I would love to see an Armor game, but not sure if I want to jump in a minefield to find the hidden base? It feels like i’m inching closer to finding the little old lady who gave Mr. Steakley his first job mowing lawns and now secretly holds his unpublished works. Or something like that.

      If we could just find whoever that person is and let them know how much people care, I feel like the floodgates would open. I am friends with the developers at Cradle Games in Canada. They are busy with their first release, Hellpoint, but sci fi is their thing. That might be a useful lead as well.

    • Mark Stryker says:

      I’d play it. Put together a proposal and lets do some crowd funding or whatever it’s called.

  8. ryanlecocq says:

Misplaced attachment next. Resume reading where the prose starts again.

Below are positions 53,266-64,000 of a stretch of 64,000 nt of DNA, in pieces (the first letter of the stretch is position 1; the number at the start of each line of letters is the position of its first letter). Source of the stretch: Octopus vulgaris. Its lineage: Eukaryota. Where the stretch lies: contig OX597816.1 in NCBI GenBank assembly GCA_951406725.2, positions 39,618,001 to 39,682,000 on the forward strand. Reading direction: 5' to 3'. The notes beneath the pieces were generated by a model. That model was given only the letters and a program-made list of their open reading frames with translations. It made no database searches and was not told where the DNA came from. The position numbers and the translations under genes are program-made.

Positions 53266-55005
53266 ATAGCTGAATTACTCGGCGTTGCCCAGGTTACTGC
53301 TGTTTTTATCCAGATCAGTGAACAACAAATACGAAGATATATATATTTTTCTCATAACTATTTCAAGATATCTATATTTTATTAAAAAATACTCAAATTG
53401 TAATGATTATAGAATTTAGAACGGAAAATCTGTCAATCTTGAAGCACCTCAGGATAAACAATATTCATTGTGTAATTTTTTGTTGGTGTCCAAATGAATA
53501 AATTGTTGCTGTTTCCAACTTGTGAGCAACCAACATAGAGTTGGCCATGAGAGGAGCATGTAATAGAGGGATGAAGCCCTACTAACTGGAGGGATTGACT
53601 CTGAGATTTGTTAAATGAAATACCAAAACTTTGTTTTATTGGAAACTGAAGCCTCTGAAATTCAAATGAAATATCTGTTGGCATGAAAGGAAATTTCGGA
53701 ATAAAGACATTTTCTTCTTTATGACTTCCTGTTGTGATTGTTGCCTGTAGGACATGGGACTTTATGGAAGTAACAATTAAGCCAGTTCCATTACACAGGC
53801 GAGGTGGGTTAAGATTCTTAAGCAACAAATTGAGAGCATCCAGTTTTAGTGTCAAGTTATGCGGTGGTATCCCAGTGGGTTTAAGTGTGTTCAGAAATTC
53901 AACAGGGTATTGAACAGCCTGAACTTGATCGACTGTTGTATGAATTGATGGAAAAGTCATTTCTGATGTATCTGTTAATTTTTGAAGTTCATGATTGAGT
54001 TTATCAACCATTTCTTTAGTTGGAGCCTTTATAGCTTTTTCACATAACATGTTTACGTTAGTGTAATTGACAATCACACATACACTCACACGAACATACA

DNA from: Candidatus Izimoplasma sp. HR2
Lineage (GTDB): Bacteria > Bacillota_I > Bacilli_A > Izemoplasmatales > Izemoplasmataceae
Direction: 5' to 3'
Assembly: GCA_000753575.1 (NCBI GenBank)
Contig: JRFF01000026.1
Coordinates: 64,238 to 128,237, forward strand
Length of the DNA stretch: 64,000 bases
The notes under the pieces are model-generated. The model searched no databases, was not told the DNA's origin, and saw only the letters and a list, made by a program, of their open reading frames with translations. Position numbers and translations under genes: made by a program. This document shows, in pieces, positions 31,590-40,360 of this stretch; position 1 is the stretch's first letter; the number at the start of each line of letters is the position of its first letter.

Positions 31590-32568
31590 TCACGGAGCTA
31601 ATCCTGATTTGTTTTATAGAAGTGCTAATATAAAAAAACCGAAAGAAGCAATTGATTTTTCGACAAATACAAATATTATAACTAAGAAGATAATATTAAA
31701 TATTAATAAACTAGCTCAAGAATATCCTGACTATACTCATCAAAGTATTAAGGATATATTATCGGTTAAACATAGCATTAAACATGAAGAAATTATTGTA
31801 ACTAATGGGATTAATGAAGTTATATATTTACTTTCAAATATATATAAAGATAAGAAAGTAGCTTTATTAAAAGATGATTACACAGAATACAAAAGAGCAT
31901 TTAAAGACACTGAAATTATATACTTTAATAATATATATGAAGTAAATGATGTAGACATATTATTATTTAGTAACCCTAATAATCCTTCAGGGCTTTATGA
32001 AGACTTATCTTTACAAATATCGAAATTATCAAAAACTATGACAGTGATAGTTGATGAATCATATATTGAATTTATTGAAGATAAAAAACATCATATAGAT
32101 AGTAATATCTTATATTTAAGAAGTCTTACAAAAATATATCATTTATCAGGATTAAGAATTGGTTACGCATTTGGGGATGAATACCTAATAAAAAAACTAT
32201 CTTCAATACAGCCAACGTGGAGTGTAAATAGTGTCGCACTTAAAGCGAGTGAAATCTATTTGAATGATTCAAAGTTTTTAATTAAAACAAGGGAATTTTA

I know the idea of an Armor game sounds really cool, but I think we’re imagining the best case scenario. Armor isn’t good because it has space marines fighting aliens. It’s good because of the characters and the plot twists. A bad game about fighting aliens would be the worst thing we as fans could do with it.

    I’m not at all declaring myself the king of Armor fans or anything, just saying that my personal goal has always been honoring what John Steakley wanted done with it. Before we come up with any ideas of our own about what could and should be, I want to hear it from someone who knew him well what he would have wanted. If he never wanted it to be a game, then we are just going to draw fire from whoever does control the estate. I’ve said it many times, but if we never find out who owns the rights to Armor, maybe that’s what John Steakley wanted. Nobody makes something this hard by accident.

    • ryanlecocq says: